Not only is the early part of the novel like a brilliantly comedic version of “Doctor Who” (seriously, it reminded me a bit of this episode), but the time police are an absolutely brilliant addition to the story too. They’re exactly the right combination of chillingly menacing and hilariously silly (I mean, time police!). Likewise, turning Max and Leon into fugitives is a brilliant way to keep the story focused whilst also adding lots of thrilling suspense, chase scenes and character-based drama. Genius!

Likewise, the slightly slower middle parts of the story add more atmosphere, characterisation and depth (including hinting at a lot of dramatic “off screen” politics, conflicts etc..) whilst also building up to a spectacularly dramatic, powerful and thrilling final act 🙂 And, yes, the later parts of the story are absolutely epic. Imagine the series finale of a great TV show and you might come close. Although the final battle is relatively small in scale, this only makes it more powerful and dramatic.

The parallel universe premise of the novel is utterly amazing too 🙂 Not only does this allow the story to return to it’s roots, but it also allows for lots of other interesting changes and subtle differences that really help to keep the reader on their toes. It also adds a lot of drama and suspense to the novel too, since Max finds herself abandoned in another, strange world with a very slightly different history.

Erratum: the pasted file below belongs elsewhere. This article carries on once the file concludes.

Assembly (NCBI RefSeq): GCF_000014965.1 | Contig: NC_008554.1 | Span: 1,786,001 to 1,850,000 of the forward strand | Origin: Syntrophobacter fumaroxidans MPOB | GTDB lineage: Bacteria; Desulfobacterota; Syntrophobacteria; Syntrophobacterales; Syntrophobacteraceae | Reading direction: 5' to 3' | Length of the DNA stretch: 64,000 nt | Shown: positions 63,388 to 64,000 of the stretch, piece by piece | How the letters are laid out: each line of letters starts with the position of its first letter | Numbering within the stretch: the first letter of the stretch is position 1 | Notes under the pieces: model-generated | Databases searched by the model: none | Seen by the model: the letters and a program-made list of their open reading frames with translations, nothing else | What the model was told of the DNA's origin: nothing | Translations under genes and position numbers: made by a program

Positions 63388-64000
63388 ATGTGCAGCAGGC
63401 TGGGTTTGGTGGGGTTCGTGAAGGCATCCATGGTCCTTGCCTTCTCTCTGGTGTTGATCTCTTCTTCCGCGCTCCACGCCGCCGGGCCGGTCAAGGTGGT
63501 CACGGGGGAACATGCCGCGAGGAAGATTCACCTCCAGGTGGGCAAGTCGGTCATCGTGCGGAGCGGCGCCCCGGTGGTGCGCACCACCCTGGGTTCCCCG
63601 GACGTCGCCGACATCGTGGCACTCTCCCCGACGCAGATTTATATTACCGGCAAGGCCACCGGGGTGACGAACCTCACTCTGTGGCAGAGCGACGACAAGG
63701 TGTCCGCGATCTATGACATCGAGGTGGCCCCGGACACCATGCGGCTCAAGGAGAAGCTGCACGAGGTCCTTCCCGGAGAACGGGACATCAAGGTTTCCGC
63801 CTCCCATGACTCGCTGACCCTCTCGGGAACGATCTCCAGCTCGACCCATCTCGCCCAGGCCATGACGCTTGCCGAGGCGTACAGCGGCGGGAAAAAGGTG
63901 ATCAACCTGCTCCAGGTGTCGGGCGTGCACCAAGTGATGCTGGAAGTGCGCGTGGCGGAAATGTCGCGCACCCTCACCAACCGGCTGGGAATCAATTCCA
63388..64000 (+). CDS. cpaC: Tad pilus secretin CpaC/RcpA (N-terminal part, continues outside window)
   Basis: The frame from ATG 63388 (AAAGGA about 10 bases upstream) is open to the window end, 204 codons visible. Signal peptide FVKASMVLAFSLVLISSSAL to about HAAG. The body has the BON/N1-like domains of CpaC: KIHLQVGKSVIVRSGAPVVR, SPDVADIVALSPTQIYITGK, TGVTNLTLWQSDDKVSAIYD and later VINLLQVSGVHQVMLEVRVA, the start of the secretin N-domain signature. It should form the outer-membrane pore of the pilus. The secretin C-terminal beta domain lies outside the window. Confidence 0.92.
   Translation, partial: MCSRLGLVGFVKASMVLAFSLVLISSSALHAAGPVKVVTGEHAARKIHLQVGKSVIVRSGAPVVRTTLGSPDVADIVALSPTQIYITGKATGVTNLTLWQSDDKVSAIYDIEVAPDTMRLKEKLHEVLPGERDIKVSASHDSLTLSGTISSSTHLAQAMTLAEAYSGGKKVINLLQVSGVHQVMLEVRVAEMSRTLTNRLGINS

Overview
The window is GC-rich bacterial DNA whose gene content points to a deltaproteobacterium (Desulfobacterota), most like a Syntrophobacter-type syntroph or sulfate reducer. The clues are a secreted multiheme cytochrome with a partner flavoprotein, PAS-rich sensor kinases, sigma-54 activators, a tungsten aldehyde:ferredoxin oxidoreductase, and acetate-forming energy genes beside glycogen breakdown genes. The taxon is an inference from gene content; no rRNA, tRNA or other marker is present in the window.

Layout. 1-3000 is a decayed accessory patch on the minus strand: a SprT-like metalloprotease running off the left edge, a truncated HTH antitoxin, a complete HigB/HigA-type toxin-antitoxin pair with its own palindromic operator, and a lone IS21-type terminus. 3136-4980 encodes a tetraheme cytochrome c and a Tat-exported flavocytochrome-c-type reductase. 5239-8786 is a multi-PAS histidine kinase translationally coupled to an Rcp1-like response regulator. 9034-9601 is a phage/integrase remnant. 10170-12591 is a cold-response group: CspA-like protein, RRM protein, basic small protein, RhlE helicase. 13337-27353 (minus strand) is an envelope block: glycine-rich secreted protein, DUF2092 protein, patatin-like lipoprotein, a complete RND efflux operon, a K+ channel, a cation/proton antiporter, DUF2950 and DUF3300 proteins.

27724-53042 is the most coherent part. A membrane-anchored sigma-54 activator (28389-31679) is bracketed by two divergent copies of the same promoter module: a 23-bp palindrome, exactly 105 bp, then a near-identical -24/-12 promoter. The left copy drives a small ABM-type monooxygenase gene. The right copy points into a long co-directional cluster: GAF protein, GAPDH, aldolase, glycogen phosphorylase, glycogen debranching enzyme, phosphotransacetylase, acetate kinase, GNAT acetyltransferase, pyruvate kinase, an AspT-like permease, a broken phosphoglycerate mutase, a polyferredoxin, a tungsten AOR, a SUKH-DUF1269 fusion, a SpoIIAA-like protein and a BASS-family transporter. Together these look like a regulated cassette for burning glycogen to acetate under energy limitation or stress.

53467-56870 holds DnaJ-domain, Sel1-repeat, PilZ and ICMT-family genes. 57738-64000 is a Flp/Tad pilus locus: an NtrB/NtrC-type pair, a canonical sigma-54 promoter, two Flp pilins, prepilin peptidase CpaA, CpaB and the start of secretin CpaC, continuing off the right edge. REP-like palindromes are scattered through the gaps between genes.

Plus, as you’d expect from a “St.Mary’s” novel, there are also quite a few interesting time travel scenes too. Although these aren’t the main focus of the story, there are a reasonable number of them and they include random and eccentric things such as a visit to ancient Egypt to see Pharaoh Akhenatan, the eruption in Pompeii, a frost fair on the River Thames, a character catching bubonic plague in the middle ages etc…

As for the novel’s characters, they’re as eccentric and well-written as ever. In addition to the parallel universe storyline allowing for the return of a familiar villain (Barclay) and for some interesting character changes, the novel’s early focus on Max and Leon fleeing the time police also allows for a lot of characterisation too. Likewise, as mentioned earlier, the time police are brilliant antagonists too – being just the right mixture of menacing and hilariously silly.